Sample History Research Paper on Mao Zedong

Mao Zedong was a Chinese communist leader and he also founded the People’s Republic of China. He pushed for a revolution and transformation within China. Zedong was also responsible for disastrous policies such as the ‘Great Leap Forward’.

The Great Leap Forward was an economic and social campaign that aimed to change China from an agrarian economy into an advanced and modern society (Peng 639). The Chinese looked forward to developing more efficient and labor-intensive methods of industrialization. Man-power would play an essential role in the industrialization of the country rather than machines and capital expenditure. The slow industrialization process would enable the country to gradually accumulate capital and purchase of heavy machinery that would stem the country’s transformation process in the future. Mao Zedong sought to implement this policy or vision by advocating for the development of small backyard steel furnaces in every village and urban neighborhood. Through that approach, he intended to accelerate the country’s industrialization process.

The implementation of the Great Leap Forward came during one of the most turbulent and disastrous periods in China’s history of industrialization. The policy aimed to achieve three goals that are to reform and improve China’s agricultural output, push forward for advanced industrial production, and continue to the socialist revolution. Mao Zedong’s policy failed disastrously in the three areas of concern. Pushing for reform and improvement of the agricultural output, new agricultural methods such as deep plowing, and close planting were integrated into the agricultural sector (Peng 639). These new agricultural methods led to poor harvests. Besides, the push for advanced industrial production led to a shortage of workers in the agricultural sector. As such, quality and enough agricultural products were not produced for the various industries within China. Also, the backyard steel furnaces that Mao Zedong advocated for their development produced useless metals that could not help in the construction of strong and effective structures.

Mao Zedong and Deng Xiaoping both advocated for a communist government in China. Deng Xiaoping’s policies were focused on improving the existing status of Chinese society, whilst Zedong’s policies were causing more damage than good to the Chinese society. Mao Zedong used to work with the Red Guards with the notion or attempt to destroy the four olds, comprising of old customs, old habits, old culture, and old thought. Conversely, Deng Xiaoping established four modernizations in an attempt to improve China’s status. Industry, agriculture, national defense, and technology were the major concerns to his policies. As a result of these innovations, all limits against private actions and revenue guidelines that had been formulated by the Mao Zedong’s revolution were removed. Moreover, Mao Zedong stressed on the need to develop a socialist society. He thought that a socialist society would improve the country’s industrial development. However, the country industrial development was severely damaged. On the other hand, Deng Xiaoping with the four modernizations, policy, industrial development was experienced at a fast rate. As such, the nation made significant steps towards solving the problems of poverty and economic difficulties. Also, Mao Zedong wanted to modernize the country through collective farms. This led to agricultural problems, and as such, many people died of starvation as the food output had declined. On the other hand, Deng Xiaoping made positive improvements to the country. His policy led to an improvement in education, housing, and sanitation.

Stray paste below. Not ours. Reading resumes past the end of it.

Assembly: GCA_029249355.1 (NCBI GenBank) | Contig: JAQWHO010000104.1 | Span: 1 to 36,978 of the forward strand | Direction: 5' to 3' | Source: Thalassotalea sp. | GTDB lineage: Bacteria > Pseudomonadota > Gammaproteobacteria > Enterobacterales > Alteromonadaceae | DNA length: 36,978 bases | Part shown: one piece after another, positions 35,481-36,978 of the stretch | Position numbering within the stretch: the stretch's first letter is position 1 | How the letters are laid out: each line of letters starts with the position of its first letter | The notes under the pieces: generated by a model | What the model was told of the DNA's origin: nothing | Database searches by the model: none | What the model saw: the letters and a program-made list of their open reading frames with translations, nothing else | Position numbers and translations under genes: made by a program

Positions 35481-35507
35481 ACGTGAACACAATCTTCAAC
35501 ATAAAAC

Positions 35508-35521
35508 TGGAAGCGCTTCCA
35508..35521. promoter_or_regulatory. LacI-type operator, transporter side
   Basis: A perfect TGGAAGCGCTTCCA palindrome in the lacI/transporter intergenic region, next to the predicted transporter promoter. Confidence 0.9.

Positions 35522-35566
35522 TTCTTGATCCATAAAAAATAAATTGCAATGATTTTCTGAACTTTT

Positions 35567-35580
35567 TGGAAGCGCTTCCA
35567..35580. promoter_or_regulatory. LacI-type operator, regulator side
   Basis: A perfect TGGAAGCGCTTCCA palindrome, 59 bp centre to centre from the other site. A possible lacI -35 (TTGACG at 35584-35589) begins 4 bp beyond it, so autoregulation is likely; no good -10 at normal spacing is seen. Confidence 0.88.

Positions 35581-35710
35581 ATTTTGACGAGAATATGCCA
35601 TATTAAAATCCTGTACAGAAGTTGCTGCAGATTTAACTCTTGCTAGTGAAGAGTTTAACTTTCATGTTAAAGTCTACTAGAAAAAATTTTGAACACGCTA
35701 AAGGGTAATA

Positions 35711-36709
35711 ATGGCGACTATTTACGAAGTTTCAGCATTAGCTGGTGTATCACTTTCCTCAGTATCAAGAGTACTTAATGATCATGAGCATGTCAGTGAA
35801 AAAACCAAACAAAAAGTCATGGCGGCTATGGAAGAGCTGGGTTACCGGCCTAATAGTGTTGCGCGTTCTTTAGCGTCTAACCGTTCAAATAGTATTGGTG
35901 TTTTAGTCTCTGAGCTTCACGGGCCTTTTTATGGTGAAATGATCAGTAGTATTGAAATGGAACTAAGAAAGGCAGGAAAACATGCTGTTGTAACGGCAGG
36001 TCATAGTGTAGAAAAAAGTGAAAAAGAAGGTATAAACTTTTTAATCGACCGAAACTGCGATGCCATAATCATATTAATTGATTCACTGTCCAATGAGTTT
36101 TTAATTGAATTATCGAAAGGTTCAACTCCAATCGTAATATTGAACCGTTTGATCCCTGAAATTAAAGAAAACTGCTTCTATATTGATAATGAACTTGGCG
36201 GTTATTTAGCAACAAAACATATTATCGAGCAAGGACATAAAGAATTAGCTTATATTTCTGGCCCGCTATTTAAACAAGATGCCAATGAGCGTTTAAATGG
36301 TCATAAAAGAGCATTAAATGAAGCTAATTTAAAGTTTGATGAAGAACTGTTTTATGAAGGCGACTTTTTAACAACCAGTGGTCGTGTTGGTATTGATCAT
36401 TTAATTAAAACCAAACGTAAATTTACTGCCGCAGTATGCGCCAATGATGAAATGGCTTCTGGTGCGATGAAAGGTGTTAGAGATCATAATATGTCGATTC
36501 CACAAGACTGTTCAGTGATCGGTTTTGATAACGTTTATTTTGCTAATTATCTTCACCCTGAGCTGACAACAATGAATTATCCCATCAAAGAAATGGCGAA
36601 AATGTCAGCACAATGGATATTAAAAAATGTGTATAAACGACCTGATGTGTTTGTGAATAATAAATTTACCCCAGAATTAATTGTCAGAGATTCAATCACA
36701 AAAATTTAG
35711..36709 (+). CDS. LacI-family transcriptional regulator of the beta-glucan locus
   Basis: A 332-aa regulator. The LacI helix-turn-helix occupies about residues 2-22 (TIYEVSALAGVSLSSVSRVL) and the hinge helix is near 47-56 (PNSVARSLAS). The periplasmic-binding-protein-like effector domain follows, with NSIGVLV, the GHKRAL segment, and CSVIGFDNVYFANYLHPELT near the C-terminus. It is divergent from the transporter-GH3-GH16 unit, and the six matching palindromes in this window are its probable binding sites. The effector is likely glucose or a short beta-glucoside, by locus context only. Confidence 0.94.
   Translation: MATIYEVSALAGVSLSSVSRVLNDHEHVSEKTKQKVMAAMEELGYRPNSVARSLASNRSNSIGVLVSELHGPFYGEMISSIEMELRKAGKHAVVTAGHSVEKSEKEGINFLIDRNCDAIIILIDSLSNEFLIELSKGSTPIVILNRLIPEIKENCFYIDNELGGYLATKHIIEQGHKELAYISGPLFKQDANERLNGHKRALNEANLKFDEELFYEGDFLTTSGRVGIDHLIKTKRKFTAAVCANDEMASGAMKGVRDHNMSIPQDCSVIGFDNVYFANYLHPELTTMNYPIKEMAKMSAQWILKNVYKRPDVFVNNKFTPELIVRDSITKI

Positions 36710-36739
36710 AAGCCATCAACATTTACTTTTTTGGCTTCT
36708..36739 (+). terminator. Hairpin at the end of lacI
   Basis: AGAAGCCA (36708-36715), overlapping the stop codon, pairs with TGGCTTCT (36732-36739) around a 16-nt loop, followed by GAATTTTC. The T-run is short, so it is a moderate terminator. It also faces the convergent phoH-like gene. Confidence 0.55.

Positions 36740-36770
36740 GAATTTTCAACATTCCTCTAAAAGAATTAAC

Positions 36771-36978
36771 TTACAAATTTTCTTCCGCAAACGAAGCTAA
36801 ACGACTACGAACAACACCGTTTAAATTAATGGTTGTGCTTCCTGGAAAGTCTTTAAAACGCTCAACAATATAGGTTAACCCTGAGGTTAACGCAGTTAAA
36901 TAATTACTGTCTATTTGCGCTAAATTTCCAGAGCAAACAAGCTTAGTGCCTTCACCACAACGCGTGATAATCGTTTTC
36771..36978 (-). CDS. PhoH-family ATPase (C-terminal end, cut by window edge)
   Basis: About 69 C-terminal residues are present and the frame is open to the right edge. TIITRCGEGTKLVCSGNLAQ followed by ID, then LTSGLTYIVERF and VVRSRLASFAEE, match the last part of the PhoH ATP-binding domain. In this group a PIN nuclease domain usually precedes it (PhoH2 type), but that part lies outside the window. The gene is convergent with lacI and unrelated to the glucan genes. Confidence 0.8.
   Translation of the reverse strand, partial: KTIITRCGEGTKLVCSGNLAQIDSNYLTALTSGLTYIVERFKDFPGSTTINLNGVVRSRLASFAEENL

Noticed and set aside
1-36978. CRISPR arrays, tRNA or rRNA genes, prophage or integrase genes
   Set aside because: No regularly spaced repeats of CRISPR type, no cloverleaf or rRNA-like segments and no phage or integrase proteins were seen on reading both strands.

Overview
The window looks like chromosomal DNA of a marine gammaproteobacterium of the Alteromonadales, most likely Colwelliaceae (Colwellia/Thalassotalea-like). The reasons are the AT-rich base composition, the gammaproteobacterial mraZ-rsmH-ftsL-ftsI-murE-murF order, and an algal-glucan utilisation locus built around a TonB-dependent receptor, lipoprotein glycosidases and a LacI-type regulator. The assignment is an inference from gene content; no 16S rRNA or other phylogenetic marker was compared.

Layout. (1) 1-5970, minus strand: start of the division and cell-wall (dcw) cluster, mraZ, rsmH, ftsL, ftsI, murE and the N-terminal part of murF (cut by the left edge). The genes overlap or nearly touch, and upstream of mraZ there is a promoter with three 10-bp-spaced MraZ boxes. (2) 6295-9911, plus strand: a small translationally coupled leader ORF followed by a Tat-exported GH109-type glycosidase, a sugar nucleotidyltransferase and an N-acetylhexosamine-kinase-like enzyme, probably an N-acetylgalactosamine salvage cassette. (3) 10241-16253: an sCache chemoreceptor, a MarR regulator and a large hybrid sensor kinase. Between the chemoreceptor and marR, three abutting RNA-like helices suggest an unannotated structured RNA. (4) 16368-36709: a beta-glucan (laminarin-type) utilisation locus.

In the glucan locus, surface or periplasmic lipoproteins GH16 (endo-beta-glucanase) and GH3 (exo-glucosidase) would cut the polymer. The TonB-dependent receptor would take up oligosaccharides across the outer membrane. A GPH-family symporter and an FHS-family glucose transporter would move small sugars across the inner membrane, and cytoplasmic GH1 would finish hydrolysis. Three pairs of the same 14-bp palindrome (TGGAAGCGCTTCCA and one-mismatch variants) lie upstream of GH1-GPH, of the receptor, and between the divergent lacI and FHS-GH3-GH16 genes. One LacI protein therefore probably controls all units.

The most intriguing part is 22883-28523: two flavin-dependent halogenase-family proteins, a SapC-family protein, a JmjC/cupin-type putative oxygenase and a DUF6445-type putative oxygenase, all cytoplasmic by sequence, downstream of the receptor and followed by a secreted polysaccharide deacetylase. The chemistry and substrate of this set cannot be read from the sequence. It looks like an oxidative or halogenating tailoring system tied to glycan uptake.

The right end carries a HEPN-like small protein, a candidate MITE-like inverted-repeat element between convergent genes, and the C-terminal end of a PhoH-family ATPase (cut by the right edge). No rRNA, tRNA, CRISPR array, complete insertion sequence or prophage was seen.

In sum, Mao Zedong’s policy brought about many problems to Chinese society. Many people died of starvation and the value Chinese economy declined. Deng Xiaoping’s policy brought hope back to Chinese society as it stressed the improvement of agriculture, industry, technology, and the nation’s defense.

Work Cited

Peng, Xizhe. “of the Great Leap Forward in China’s Provinces.” Population and Development Review 13.4 (1987): 639.,